Every cyclist who starts training more seriously probably has a plan for each week. There are usually some long rides, some speed work, and some rest days in it, but is that the correct structure? Let’s take a closer look at how to set up your training week, or a micro-cycle, so that it makes sense within a mesocycle but also fits in all the right workouts.

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Start with a goal

Just like with seasonal goals, and mesocycle goals, micro-cycles also need to be set up with a specific purpose in mind. It should be based on the goal of the parent mesocycle and how far from achieving it you are. Examples might be very common goals like maintaining aerobic endurance or improving threshold power. If you’re setting up your recovery week, however, the goals should be very different, for example, improving handling skills or bringing down acute fatigue from the past training load.

© Jesse Wild / Future Publishing / / Shutterstock Editorial / Profimedia

Choose the right workouts

It’s very helpful to have a collection of workouts categorized by their purpose. Nothing makes people give up faster than having to build a training week from scratch every time. You can put together all workouts you did in the past and design new ones to fill in the holes. It can also be helpful to use Strava to search for suitable sessions. Just make sure your workout collection is organized well and named properly so it’s easy to use.

Don’t repeat the same workout too often

Every goal you have can be achieved through a variety of workouts. This is a good thing because if you only did 4-minute intervals whenever you want to improve your VO2max, you’d get burnt out on that workout. Repeating workouts too often brings about physical issues, not just psychological. If you do one workout repeatedly, your body gets more comfortable performing it and it loses a lot of its ability to cause stress and therefore won’t be as effective at producing training adaptations.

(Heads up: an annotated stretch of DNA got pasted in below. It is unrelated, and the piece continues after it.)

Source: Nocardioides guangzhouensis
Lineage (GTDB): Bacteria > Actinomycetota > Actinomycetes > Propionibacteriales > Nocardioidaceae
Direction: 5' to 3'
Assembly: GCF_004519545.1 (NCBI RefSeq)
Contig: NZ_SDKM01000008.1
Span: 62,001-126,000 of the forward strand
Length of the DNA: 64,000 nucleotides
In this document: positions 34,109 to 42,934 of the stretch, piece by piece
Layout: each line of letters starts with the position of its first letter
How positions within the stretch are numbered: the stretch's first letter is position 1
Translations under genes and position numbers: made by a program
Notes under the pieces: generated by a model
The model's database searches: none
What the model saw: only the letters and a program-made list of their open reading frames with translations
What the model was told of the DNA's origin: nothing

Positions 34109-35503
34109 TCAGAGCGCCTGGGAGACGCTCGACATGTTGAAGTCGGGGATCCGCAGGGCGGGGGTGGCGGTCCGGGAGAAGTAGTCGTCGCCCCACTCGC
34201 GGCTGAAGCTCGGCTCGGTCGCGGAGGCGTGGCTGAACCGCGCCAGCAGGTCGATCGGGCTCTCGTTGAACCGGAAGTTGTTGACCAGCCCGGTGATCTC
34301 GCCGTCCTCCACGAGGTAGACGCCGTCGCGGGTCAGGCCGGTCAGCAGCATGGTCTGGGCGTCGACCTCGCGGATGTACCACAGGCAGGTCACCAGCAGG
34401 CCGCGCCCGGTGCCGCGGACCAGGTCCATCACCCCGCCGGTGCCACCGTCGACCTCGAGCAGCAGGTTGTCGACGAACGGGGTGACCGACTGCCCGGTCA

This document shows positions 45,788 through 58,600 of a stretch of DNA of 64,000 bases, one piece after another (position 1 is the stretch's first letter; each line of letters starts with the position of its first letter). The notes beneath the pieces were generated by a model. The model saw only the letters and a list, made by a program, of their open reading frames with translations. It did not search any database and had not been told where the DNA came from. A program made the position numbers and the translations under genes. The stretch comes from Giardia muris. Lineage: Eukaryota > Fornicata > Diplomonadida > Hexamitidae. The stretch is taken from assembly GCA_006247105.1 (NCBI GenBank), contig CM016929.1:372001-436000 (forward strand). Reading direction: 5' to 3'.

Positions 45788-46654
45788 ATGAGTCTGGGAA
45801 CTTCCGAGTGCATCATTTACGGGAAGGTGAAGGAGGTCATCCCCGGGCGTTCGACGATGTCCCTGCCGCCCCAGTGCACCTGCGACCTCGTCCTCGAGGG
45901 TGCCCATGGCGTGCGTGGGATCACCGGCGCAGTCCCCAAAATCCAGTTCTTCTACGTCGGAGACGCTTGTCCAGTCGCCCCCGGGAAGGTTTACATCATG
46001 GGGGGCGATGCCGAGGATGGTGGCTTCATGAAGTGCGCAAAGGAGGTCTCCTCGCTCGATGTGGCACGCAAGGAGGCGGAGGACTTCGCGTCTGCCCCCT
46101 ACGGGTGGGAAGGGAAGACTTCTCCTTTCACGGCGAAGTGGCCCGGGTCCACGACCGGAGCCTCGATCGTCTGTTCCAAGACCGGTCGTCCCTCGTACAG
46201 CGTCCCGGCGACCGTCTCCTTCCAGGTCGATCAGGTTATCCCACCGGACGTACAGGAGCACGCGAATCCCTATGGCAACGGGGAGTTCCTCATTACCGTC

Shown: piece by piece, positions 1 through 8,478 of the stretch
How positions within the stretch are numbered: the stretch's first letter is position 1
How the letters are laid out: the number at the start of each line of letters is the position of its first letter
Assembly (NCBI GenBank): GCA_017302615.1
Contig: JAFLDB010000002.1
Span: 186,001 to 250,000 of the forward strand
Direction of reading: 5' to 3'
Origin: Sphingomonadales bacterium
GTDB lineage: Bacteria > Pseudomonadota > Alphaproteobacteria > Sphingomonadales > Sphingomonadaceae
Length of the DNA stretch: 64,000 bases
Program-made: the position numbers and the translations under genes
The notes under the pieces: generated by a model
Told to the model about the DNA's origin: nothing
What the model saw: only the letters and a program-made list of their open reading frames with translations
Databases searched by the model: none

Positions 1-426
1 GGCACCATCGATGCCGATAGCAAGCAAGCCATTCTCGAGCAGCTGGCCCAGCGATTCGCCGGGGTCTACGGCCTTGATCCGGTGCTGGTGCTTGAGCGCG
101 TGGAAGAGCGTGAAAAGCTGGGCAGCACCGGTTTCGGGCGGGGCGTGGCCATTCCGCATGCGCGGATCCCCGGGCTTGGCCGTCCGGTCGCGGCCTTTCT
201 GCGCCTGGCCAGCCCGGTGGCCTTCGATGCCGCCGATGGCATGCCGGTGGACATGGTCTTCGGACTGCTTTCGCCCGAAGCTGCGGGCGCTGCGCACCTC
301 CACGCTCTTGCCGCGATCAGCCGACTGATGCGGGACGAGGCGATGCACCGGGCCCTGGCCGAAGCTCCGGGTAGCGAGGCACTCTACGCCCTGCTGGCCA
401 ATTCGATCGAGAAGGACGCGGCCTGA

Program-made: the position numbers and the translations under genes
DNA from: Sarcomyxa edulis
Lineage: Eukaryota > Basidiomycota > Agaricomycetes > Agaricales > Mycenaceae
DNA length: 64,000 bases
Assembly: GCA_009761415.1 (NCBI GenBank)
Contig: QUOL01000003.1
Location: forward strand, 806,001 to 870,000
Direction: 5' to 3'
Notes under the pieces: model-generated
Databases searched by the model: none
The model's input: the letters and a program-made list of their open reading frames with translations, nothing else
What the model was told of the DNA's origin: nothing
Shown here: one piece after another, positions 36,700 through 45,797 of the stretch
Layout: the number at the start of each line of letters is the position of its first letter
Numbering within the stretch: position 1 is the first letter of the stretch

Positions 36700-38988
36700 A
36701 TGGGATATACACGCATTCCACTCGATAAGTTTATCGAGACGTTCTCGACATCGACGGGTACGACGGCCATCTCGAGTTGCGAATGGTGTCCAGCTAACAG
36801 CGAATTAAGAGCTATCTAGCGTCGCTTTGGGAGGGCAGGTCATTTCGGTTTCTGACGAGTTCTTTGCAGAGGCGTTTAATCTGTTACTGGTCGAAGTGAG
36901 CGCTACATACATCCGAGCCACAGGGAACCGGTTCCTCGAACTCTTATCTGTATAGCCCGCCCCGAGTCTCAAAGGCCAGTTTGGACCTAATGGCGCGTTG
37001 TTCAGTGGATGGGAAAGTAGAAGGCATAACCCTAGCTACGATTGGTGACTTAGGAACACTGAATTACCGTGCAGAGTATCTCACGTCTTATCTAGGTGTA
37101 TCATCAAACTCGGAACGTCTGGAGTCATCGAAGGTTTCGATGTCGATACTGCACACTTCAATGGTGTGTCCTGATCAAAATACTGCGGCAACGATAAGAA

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Two intensity sessions a week

High-intensity training, or anything at or above the lactate threshold, has the potential to raise fitness quickly, that’s why it is very popular and why it can be very tempting to include too many intensity sessions in a week. The problem is too much intensity also makes you plateau fast. So, including more intensity in a taper before a race makes sense because you use the rapid increase in fitness to your advantage. But too much intensity further out of competition is usually doing more harm than good. Two high-quality intensity sessions per week is generally enough under normal conditions.

Start with a 90-10 split

The organisational approach that most pros use is called polarised training, or the 90-10 split. This means that around 90% of the weekly training time is spent below the lactate threshold, “low intensity”, and around 10% of the training time above it, “high intensity”. This distribution appears to offer the optimal balance between low and high intensity that allows for long-term fitness improvement.

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Organise your week

A training week is not only made up of training days. Alongside the 1-2 high-intensity sessions and 3-4 longer, lower-intensity workouts, you should plan 1-2 recovery days too. Organising all of these training sessions into your week schedule can be a big challenge, especially if you have a full-time job, family, and other social obligations. Planning is the only way to stand a chance.
In the next article we will go into more detail about individual cycling workouts, how to draft them, set durations and intensities, and establish a helpful naming system.

Next up in Build Your Own Cycling Training Plan series

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